Biography: Bruce Latimer

Dr. Bruce Latimer is a paleoanthropologist at Case Western Reserve University. He received his Bachelor’s degree in Anthropology from the University of Arizona at Tuscon, his MA in Anthropology from Case Western Reserve University and his Ph.D. in Biomedical Sciences from Kent State University in 1988. Dr. C. Owen Lovejoy was his advisor. Dr. Latimer is currently Professor of Anthropology, Anatomy, and Cognitive Science at Case Western Reserve University, and the Director of the Institute for the Study of Origins at Case Western Reserve University. He has also been the Director of the Biological Program in the Department of Anatomy at Case Western Reserve University, the Curator of Physical Anthropology and the Executive Director of the Cleveland Museum of Natural History, Adjunct Professor of Anthropology at Cleveland State University, Adjunct Professor of Biomedical Sciences at Kent State University, and Adjunct Professor in the Department of Medical Illustration at the Cleveland Institute of Art.

Dr. Latimer is an expert on the evolution of human locomotion. His dissertation was entitled Functional analysis of the Pliocene hominid ankle and pedal bones recovered from the Hadar formation, Ethiopia : 1874-1977 collections  and has written extensively on the physiological trade-offs associated with bipediality He was also a member of the international teams that discovered and described new species Australopithecus garhi (1999), Ardipithecus kadabba (2004), and Ardipithecus ramidus (2009). He works closely with Drs. Yohannes Haile-Selassie, Scott Simpson, and Linda Spurlock, Tim White, and C. Owen Lovejoy. He has also analyzed the Lucy fossils, and has argued that Australophithecus afarensis was an unequivocal habitual biped.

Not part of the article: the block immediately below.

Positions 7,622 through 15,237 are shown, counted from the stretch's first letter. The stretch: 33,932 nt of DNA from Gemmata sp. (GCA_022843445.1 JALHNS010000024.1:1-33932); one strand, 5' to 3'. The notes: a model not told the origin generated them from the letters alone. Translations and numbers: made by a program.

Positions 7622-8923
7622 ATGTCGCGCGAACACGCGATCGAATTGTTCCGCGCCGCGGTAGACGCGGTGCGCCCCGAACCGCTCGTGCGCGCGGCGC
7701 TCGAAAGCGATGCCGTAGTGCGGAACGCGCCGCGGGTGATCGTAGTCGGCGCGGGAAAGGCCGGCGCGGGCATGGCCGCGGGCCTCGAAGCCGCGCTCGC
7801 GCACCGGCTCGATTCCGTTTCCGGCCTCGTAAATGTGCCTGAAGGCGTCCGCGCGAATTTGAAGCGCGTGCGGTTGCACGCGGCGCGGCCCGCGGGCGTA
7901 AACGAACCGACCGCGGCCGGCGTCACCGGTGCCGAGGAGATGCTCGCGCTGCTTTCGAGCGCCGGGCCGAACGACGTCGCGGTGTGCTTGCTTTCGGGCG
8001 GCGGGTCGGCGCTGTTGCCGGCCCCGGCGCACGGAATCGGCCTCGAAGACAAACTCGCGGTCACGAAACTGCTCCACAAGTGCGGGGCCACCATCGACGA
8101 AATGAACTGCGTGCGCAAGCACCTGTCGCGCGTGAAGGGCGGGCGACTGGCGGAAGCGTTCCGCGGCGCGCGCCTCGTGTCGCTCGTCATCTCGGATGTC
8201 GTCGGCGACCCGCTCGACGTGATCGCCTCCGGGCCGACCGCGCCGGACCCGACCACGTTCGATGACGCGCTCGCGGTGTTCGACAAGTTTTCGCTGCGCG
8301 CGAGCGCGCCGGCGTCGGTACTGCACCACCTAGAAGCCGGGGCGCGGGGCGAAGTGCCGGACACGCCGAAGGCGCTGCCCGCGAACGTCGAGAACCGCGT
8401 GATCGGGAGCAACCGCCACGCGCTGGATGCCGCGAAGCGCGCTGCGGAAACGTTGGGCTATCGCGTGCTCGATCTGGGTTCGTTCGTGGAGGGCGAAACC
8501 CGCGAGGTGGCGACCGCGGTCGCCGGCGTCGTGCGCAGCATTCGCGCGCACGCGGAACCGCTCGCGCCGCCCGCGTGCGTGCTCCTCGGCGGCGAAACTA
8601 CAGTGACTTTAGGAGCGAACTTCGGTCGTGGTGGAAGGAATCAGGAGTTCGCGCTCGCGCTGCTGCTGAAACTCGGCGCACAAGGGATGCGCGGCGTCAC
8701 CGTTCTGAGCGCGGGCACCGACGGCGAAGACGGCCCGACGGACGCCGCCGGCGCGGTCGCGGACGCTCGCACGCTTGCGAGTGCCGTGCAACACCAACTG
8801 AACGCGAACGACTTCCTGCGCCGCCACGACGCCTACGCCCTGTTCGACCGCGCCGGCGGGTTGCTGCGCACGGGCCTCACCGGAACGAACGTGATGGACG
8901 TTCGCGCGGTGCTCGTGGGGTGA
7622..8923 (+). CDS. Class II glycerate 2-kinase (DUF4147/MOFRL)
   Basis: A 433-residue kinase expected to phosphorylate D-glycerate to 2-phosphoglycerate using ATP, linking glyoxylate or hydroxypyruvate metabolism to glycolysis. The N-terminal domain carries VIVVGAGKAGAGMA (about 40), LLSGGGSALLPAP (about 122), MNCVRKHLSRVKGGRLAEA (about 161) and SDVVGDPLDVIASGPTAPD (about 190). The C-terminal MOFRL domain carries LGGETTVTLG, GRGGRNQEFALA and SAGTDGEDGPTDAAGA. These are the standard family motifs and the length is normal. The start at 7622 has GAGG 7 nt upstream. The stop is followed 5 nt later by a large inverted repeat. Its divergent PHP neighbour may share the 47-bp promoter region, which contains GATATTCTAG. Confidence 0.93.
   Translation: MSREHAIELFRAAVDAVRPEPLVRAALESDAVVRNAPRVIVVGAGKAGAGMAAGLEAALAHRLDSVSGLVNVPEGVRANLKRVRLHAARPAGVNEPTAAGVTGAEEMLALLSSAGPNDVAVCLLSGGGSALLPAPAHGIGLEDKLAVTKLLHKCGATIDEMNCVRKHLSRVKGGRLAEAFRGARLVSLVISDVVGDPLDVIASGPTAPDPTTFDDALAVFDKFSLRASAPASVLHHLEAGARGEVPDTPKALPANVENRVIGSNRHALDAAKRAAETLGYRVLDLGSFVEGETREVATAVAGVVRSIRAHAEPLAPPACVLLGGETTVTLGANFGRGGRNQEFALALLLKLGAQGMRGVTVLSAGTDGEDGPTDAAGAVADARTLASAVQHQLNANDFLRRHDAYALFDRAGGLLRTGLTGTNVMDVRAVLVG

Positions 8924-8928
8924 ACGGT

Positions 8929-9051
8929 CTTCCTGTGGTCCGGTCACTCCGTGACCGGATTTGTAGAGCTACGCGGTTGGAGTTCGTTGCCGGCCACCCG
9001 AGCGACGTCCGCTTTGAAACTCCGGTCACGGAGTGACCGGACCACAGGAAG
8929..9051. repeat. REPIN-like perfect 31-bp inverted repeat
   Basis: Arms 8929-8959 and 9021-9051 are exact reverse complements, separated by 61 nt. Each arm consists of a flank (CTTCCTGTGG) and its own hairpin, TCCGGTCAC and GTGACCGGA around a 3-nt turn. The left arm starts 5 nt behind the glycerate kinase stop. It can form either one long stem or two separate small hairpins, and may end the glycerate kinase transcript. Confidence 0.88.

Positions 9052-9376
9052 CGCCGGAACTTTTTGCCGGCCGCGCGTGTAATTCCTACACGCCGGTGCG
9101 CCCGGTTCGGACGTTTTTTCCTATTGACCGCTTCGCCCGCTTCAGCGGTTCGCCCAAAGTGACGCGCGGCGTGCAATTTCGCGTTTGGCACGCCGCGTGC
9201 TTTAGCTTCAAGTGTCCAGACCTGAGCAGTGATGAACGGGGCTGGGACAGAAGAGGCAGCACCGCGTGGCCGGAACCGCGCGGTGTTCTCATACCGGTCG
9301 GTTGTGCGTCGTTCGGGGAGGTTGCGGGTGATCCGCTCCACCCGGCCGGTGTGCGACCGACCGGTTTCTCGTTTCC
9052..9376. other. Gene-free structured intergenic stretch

Dr. Latimer has been associated with the Cleveland Museum of Natural History since 1976 as a graduate student, and went on to become the Executive Director of the museum from 2001-2008. He is credited with doubling the working budget and expanding the museum’s infrastructure. He also worked to collaborate with the Western Reserve Historical Society, Cleveland Botanical Garden, Cleveland Metroparks Zoo and the Holden Arboretum.

Dr. Latimer’s current research and fieldwork is on the human specimens discovered in the Manot Cave in West Galilee in Israel, part of a ten-year partnership with Israel Herskovitz at Tel Aviv University and the Ofer Marder at Ben-Gurion University of Negev. Located at the only land bridge connecting Africa, Europe, and Asia, the Manot Cave provides a unique look into the migration of early humans. He invites undergraduate and graduate students to excavations to gain fieldwork experience.